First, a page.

This recipe is adapted from one in a 1983 Bisquick folder, No Time to Cook. I first made the dish in May of 1989 when my Mother came to my house for lunch. She liked it very much – very creamy. I’ve made it many times since then and when reduced fat ingredients are used, it’s nice light diet lunch.
I have a very slim Irish line in my ancestry, but I married a man who was was fiercely proud of his Irish lineage. Frank used to take off work on St. Patrick’s Day so he could grab his green derby and head for the nearest pub to spend the day. One St. Patrick’s Day, he showed up on the evening news coverage at Hap’s Irish Pub with his derby slightly askew, surrounded by his cronies, waving a big mug of beer and bellowing out, “When Irish Eyes are Smiling”. His mother said, “Jesus, Joseph and Mary, I’m mortified to death” that her friends saw him in such a state, but this is the woman who was doing the Irish jig for her grandchildren well into her 80s and who said her grandmother washed her clothes on the banks of the river Shannon.
So, I raised four mostly-Irish children and celebrate St. Pat each year with some Irish food. My oldest daughter was in an Irish dance group and I loved going to the competitions and the annual Feis. In 1990, they had a food competition and I entered the Scone, Soda Bread and Brown Soda Bread contests. I won a first-place gold medal in each of the divisions. I was particularly pleased because the judges were some visitors from Ireland.
In a large bowl, sift together the flour, brown sugar, baking powder, baking soda and salt. Cut in the softened butter until mixture looks like fine crumbs. Add raisins.
Add buttermilk, mixing with a fork until dry ingredients are absorbed. Turn out onto a lightly floured board and knead gently until smooth, adding flour as needed (about 1/2 cup). Dough will still be slightly sticky. Shape into a ball and place on the greased baking pan, forming into a 7 x 1-1/2 inch circle. Press a large floured knife into the center of the loaf almost through to the bottom. Repeat at right angles to divide the loaf into quarters.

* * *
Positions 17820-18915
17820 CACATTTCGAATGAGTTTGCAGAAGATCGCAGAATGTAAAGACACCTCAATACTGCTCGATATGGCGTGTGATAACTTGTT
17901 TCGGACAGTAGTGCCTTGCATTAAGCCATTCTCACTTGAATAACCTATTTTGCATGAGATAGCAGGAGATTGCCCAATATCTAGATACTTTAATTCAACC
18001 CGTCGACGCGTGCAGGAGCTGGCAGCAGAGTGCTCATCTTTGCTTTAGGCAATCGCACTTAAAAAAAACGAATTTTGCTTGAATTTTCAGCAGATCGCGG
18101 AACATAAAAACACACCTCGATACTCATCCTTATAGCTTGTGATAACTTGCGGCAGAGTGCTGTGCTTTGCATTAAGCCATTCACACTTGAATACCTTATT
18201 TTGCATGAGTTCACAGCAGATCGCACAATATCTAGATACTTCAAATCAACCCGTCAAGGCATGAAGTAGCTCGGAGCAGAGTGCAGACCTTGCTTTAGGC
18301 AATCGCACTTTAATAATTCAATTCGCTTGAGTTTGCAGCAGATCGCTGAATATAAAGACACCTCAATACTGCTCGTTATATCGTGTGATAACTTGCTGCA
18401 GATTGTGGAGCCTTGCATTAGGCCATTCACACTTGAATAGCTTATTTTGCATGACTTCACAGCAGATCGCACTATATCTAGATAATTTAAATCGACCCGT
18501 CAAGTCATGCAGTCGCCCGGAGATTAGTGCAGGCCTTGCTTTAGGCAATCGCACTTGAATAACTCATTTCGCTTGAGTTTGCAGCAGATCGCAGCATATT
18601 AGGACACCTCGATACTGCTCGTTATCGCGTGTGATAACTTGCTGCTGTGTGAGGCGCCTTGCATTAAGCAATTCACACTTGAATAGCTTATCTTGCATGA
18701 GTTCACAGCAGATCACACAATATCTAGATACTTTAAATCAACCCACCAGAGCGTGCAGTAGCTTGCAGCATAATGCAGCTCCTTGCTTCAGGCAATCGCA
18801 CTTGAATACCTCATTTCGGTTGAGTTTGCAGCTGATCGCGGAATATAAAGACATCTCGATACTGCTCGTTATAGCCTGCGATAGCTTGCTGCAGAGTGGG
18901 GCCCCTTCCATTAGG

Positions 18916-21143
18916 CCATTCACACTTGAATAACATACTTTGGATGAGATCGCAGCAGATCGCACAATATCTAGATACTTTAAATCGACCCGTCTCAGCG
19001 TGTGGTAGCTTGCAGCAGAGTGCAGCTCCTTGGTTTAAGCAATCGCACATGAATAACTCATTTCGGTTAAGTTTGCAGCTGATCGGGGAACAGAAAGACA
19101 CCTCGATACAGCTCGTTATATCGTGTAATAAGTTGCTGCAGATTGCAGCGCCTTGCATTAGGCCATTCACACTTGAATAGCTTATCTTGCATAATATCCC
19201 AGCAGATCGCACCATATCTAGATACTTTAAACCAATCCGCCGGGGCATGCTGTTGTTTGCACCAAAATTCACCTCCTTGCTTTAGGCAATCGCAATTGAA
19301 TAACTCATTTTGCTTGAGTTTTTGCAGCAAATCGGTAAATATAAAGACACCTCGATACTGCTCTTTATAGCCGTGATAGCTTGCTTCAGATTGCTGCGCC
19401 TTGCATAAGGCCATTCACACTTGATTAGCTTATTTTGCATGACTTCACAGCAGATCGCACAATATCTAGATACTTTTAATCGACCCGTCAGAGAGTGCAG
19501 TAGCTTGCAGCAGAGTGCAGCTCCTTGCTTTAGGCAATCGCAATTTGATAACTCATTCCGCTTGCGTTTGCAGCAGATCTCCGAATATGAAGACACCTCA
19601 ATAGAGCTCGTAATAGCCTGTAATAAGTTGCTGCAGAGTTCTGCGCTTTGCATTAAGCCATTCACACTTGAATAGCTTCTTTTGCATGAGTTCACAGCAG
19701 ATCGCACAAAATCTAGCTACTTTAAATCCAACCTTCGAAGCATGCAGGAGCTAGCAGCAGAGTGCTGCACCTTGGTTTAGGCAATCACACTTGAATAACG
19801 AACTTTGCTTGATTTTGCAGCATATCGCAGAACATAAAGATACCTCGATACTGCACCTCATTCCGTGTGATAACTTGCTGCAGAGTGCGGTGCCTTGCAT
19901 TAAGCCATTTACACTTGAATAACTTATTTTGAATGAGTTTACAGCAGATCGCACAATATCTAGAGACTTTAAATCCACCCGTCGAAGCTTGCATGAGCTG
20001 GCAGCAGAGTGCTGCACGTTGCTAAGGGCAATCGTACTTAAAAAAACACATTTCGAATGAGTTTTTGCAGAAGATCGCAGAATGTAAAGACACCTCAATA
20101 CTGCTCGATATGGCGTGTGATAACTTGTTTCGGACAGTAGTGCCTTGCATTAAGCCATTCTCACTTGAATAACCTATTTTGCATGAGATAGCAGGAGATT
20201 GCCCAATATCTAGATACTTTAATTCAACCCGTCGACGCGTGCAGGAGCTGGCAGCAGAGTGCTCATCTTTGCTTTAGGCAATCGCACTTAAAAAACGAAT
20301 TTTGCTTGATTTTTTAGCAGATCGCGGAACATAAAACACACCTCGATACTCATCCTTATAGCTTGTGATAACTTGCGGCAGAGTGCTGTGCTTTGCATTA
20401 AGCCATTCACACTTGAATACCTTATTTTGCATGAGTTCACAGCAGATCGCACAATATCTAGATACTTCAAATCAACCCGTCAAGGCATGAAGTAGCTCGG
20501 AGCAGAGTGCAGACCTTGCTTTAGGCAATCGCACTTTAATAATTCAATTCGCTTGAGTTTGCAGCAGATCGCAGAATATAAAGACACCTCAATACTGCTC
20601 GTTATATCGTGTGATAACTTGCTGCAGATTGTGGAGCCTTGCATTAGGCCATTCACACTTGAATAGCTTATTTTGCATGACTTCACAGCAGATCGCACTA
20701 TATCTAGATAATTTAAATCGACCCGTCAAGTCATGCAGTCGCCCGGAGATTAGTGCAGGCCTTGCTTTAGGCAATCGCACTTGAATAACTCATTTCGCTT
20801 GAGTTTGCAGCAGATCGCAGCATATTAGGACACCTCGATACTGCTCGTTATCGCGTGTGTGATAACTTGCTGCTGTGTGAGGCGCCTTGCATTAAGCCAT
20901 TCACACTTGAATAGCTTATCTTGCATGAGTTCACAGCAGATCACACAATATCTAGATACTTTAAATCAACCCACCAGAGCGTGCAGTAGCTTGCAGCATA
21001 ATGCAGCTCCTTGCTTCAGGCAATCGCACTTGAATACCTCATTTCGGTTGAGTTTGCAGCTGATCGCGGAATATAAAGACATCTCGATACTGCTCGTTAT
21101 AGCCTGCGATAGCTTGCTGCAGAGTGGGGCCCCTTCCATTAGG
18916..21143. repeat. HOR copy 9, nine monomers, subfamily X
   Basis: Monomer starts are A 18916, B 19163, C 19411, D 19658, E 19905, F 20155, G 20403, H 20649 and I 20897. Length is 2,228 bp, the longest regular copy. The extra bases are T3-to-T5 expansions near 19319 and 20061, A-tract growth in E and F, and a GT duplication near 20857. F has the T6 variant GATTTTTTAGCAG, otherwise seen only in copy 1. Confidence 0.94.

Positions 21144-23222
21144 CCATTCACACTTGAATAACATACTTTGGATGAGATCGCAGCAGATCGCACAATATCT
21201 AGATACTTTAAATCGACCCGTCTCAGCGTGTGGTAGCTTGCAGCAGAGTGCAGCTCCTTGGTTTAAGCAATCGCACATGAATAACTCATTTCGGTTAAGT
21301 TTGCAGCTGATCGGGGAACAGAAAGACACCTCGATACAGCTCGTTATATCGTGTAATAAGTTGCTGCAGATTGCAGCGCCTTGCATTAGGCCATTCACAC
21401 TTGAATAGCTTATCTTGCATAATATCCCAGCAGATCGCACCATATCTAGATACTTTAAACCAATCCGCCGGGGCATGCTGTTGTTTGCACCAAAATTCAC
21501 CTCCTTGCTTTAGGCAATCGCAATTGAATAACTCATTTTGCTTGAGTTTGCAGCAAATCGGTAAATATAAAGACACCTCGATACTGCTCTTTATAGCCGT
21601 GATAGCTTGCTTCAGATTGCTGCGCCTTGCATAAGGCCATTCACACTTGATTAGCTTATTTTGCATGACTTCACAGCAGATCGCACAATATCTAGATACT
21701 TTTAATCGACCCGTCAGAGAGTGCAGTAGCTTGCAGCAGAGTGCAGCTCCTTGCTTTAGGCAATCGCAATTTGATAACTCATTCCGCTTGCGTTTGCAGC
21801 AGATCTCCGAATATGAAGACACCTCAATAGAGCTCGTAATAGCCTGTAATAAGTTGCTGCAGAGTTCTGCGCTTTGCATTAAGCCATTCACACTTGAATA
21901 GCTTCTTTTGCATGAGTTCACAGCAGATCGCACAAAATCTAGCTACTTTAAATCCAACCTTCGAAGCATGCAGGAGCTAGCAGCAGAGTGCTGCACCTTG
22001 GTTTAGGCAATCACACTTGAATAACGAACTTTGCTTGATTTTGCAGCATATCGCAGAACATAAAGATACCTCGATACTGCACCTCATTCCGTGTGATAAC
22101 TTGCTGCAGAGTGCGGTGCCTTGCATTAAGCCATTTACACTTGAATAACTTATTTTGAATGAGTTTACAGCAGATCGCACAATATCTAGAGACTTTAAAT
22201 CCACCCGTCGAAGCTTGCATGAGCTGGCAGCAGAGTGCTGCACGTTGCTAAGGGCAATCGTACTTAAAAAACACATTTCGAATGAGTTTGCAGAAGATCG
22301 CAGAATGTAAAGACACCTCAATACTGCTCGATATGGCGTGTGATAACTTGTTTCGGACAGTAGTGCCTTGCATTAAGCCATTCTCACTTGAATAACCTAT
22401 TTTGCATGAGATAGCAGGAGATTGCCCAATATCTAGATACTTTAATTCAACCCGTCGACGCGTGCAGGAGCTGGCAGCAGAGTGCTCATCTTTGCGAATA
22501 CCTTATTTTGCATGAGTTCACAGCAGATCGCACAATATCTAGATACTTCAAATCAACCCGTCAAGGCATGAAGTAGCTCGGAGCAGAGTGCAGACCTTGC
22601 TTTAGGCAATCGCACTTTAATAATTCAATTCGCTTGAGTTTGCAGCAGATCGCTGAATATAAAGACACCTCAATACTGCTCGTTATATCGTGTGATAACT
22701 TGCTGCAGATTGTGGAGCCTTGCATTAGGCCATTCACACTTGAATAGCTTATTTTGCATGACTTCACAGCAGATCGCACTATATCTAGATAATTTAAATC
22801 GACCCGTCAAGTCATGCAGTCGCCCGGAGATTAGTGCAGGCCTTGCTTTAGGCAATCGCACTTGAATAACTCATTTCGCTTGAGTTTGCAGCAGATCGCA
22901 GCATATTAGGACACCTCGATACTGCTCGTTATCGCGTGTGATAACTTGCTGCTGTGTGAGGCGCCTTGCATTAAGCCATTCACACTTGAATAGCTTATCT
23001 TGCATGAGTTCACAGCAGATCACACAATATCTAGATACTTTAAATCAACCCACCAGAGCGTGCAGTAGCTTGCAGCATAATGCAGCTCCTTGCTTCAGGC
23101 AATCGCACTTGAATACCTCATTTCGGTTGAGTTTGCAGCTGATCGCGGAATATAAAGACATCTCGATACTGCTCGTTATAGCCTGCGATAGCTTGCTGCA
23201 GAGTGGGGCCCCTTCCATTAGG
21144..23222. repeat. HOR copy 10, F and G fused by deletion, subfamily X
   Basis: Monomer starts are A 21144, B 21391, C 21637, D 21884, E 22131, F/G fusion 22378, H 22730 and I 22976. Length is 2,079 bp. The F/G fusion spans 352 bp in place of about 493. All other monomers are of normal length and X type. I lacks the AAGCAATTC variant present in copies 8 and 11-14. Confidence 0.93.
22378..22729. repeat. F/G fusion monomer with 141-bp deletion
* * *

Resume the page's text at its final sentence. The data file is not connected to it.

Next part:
Bake @ 375 degrees F for 30-40 minutes until top is golden and loaf sounds hollow when tapped. Remove to wire rack to cool. Brush top with melted butter.
Makes one loaf. From a cookbook published by the Cincinnati Hoxworth Center called Adventures in a Culinary Vein.
The recipe for Colcannon comes from a cookbook my daughter brought back from Ireland, A Taste of Ireland by Theodora Fitzgibbon. I adapted the recipe by using half of the butter and cream it called for. Having tasted Ireland’s wonderful butter and cream, I can only imagine how rich the original dish is. My family likes this version with a little less fat.
My parents married as teenagers during the Great Depression. For the first three years they lived with family but after my father got a job with the WPA, he moved his wife and two young daughters to a one-room apartment on Elm Street in downtown Cincinnati. My mother had never cooked for a family before and knew nothing about it. My father drew on his experiences of traveling around with his father and younger brother from one fairground and racetrack to another where they did horseshoeing, grooming of horses and my father picked up drives in harness horse races. They did their cooking in barns and tack stalls on a small electric hot plate and my father knew all about making dishes like pancakes with fried eggs, chili, and a hearty vegetable soup – on the cheap and as quickly as possible.
Our first apartment was about three blocks from the large Cincinnati Sixth Street Market where every conceivable kind of food was sold. Each morning my father would hand my mother the correct amount of money to cover the ingredients for the day’s supper. We didn’t have an ice box in that first flat so the three-block-long walk had to be made every day with my mother carrying my year-old sister and with me at three years old walking alongside, hanging onto the shopping bag. My father gave my mother instructions on how to cook what she bought and he made it clear that supper was to be ready on time – no excuses of a crying baby or obstinate toddler.